My Emotionless Photos: The Masks That Some People Wear Because of Adverse Childhood Experiences (ACEs) by Mindy Hudon, M.S., CCC-SLP

Mindfulness
4 months ago
My Emotionless Photos: The Masks That Some People Wear Because of Adverse Childhood Experiences (ACEs)

This is me at 10 years old. I know you’re thinking to yourself, “Pretty snazzy.” I rocked the wavy turtleneck and red ball ponytail holders. I had every color and wore them proudly. I probably dressed myself that day and obviously did my own hair (notice the crooked part and uneven pony holders). The most remarkable thing to me about this photo is my flat facial affect. I wasn’t mad or scared. This is how I looked in every school photo up until my senior year in high school. I never smiled. That was the mask I wore!

My annual emotionless photo capture never really stood out to me until recently. My former principal asked our staff to read “Fostering Resilient Learners: Strategies for Creating a Trauma-Sensitive Classroom” by Kristin Souers. As an educator, I have worked closely with children who have experienced trauma and know all too well its impact on their learning. What I never realized was that I was a child who had experienced trauma.

In her book, Souers bulleted adverse childhood experiences (ACEs) that I identified with: substance abuse in the home, parental separation/divorce, witnessing domestic violence, poverty and the death of a parent.

I never knew that the mask I wore at school was the reflection of my life outside of the classroom. It wasn’t until my senior year of high school that a beloved teacher saw through my mask. I thought I was hiding it well, but she saw behind the mask and looked deeper into my soul.

Since that time, I smile in every photo I take as a reflection of my amazing life. There are far too many childhood memories of me wearing my mask. Today I am happy to say that my smile represents me, not my trauma.

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Elisa All Schmitz 30Seconds
I'm so sorry for your trauma, Mindy Hudon, M.S., CCC-SLP . As we learn more and more about the effects of ACEs on children, it's easy to see why many of us wore masks, as you did. But I see your beauty, inside and out, in this photo as I do in all the photos of you (and even more IRL). Love you! xoxo
Mindy Hudon, M.S., CCC-SLP
You do't have to be sorry for my trauma. It was all I knew at the time. It wasn't something my mother wanted for us and at the time she didn't realize it. She loved us with all her heart and worked her hardest to provide for us. She was in trauma too!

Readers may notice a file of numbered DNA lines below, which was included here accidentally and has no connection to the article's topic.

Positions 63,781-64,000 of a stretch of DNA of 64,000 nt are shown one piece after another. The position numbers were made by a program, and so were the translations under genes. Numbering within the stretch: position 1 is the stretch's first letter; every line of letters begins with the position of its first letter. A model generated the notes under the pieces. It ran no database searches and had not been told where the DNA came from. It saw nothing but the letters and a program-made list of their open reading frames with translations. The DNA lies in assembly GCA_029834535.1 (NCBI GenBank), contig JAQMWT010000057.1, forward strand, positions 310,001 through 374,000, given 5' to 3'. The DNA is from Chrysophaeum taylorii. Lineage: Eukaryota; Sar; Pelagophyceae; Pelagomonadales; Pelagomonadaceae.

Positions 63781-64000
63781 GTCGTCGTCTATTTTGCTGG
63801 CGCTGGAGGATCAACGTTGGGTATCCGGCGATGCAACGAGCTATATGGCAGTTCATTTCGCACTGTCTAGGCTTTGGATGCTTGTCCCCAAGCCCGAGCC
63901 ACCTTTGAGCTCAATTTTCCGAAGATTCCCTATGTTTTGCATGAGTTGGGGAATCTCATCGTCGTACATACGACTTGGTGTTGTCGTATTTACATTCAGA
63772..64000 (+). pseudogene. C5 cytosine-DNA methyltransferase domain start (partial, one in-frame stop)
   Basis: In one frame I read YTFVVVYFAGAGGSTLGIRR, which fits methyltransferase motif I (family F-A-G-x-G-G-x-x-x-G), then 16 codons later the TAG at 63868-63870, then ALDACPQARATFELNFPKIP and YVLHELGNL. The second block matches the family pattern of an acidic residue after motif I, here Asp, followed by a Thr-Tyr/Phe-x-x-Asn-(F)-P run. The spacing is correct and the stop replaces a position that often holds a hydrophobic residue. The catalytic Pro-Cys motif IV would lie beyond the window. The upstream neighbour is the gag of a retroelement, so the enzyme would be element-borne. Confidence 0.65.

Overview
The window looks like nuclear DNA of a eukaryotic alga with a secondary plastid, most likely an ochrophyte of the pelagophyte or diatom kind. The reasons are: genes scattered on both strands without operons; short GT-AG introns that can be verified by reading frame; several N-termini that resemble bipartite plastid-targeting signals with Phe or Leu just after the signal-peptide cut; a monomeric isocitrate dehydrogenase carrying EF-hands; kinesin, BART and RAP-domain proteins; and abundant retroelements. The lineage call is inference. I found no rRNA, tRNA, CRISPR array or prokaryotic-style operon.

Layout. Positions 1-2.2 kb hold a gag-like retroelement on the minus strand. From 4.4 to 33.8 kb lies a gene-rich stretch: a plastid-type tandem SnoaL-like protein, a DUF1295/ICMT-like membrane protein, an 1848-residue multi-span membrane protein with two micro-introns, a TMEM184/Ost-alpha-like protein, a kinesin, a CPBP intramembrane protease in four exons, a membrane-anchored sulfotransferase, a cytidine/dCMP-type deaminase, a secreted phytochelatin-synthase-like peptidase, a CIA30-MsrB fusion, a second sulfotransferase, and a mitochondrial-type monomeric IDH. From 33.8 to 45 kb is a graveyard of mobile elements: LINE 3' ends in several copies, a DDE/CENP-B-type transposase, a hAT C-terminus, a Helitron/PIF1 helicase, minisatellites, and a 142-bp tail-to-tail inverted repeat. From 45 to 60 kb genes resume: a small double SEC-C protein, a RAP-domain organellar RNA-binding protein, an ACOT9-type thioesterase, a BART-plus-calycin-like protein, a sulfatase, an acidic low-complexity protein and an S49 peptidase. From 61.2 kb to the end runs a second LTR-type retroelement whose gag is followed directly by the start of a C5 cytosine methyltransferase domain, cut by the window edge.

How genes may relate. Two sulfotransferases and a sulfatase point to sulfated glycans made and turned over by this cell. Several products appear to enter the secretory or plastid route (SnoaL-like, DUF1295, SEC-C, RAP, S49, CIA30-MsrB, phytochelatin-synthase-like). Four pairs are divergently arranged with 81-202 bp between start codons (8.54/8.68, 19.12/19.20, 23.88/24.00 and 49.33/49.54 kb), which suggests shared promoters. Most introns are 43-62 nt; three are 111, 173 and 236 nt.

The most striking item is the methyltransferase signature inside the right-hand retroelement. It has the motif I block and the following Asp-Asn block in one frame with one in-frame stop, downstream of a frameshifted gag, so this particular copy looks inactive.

Ann Marie Gardinier Halstead
Thank you for sharing this, Mindy Hudon, M.S., CCC-SLP . I think it's so important for parents, teachers, and caregivers- anyone who spends time with children, really- to be aware of this. I recently did a training in trauma and resilience and learned so much about ACEs, and am so glad I did.
Mindy Hudon, M.S., CCC-SLP
You never ever know what a child brings with them when they enter the walls of a school district. Trauma impacts new learning due to the fight-flight-freeze response that can come along with a child. I was the "freeze" kind of kid as you can see. We see a lot of fight and flight in schools too and there needs to be so much more training for educators about this subject.
Renee Herren
I have been involved in lots of training and in-services centered around ACES and trauma informed care. My first intro was watching the movie Paper Tigers (I think you can watch the movie on YouTube if anyone is interested). After knowing my own ACE score, I am much more aware of how experiences can impact your life. This year I will be piloting a trauma informed care curriculum in my classroom and I am hoping to be able to help my students more. Mindy, would you be willing to discuss being a Twitter chat guest discussing this topic or even another of your choice? You have so much knowledge to share about so many things!
Mindy Hudon, M.S., CCC-SLP
I am always happy to be a Twitter chat host. I have done a few in the past. I am not an expert on ACE, I am just a person who has lived through it. I would love to learn more about your trauma informed care curriculum for the district I work in. May be you should be a Twitter host!

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